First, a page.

I believe you. No, no: I want to hear no more. What
does anything else matter. We must be there, too,
Marco—if we have to go to our death at the same time.
“Come: there is no time to lose,” was all that
replied; though, after a moment’s hesitation, he stooped
36 THE PAGAN REVIEW
and whispered in his cousin’s ear. Andrea smiled grimly.
“What time was the supper to be, Guido?” he asked.
“As soon as the sun had set. And all are to go
to their homes by nine at latest. There is to be a
sunrise-Sacrament to-morrow, and everyone will be
abed early. Vittoria and Anita will not sit long with
the men; but go to their room, where my father will
doubtless lock them in.”
“But you can get into the room by your attic?”
“Ay: and out easily enough by the window
looking the Vicolo da Pozza.”
“Do your sisters know anything of this?”
“No. Not yet.”
“Then, Guido, make your way back as quickly and
secretly as you can. Tell Vittoria and Anita all you
know. Tell them we are here”—
“And that they are to escape with me by the window
and join you in the wood,” broke in Guido, with eager
“No,” said Andrea, quietly; while Marco gave a low
laugh. “Tell them to wait in their room till we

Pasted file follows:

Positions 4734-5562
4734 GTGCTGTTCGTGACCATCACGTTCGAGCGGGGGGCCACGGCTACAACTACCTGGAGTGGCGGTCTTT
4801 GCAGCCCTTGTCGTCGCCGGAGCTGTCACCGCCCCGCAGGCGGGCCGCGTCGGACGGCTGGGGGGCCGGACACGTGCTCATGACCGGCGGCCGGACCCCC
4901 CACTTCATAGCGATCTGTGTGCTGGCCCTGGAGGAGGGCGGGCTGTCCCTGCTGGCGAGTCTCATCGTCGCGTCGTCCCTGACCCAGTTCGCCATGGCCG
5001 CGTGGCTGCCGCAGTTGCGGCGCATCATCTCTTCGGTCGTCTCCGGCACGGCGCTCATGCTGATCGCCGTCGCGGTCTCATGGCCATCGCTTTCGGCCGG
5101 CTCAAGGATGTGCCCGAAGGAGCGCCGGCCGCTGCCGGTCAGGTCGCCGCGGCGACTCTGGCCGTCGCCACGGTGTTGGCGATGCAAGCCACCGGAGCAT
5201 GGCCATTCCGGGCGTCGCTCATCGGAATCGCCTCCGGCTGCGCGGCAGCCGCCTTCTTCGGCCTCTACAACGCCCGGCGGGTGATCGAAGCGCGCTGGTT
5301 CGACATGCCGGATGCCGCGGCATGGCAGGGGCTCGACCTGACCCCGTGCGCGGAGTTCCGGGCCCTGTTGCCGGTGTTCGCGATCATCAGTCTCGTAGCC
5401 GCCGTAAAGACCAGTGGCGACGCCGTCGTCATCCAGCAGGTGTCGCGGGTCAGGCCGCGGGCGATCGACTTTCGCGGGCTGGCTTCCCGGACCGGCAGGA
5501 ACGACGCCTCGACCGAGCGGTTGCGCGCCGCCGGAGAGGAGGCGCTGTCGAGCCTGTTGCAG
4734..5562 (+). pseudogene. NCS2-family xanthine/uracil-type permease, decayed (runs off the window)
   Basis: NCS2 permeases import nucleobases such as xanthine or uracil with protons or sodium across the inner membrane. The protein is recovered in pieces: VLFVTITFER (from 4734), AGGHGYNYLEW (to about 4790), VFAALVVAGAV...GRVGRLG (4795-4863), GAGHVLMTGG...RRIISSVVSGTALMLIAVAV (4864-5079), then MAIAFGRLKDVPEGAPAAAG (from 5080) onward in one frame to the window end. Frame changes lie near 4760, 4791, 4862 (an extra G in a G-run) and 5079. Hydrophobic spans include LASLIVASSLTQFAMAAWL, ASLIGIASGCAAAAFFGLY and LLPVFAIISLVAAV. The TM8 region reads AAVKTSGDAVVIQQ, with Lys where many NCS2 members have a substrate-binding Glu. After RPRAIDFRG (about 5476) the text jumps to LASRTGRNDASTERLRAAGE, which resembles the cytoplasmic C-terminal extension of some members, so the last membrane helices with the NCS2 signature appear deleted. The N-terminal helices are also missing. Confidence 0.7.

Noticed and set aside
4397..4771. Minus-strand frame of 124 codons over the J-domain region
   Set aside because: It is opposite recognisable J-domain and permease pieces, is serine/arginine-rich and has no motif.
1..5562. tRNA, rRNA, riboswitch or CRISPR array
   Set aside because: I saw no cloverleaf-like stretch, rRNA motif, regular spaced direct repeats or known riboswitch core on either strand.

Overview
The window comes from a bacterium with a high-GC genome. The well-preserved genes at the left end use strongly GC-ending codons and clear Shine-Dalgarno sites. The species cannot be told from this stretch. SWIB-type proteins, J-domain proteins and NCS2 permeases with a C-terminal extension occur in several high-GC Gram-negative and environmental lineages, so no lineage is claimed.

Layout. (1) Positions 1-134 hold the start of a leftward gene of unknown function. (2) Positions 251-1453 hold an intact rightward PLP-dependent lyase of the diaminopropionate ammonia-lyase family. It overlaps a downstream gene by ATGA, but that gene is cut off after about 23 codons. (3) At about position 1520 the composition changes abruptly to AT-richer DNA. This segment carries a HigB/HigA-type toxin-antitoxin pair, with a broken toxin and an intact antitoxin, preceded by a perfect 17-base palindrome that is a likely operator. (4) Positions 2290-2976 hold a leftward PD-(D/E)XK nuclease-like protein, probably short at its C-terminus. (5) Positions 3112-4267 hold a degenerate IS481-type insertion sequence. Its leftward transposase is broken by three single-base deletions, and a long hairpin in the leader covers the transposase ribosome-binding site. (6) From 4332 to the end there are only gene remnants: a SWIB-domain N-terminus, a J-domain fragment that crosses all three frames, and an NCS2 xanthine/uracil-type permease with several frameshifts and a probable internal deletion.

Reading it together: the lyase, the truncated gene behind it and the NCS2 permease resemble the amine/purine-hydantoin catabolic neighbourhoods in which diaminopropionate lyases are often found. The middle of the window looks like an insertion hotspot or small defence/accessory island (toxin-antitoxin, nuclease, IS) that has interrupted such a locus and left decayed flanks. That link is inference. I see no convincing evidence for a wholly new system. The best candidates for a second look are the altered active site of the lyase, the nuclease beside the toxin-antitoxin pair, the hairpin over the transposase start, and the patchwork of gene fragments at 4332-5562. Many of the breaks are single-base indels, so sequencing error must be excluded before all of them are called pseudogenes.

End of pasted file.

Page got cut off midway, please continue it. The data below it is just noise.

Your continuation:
come. Now, go. And see: make us a sign when we
can slip in unperceived by the hole in the wall at the
old Piazza del Giove. We can get into your house by
the empty palazzo next it. Then you will take us to
your sisters’ room.”
“It may be death for all of us, Andrea.”
“Even so. Now go, Guido; and the saints be with
The boy hesitated a moment, and then,
leapt from thicket to thicket till he was out of sight
in the undergrowth.
Andrea and Marco followed slowly, keeping in the
shadow as much as possible. They interchanged few
words, and then only in whispers. An hour passed
thus; during which they reached the upper end of the
Glen of the Shepherds and ascended the steep, wooded
heights of Monte di San Polo. From where they crouched
they could see clearly the black mass of the western side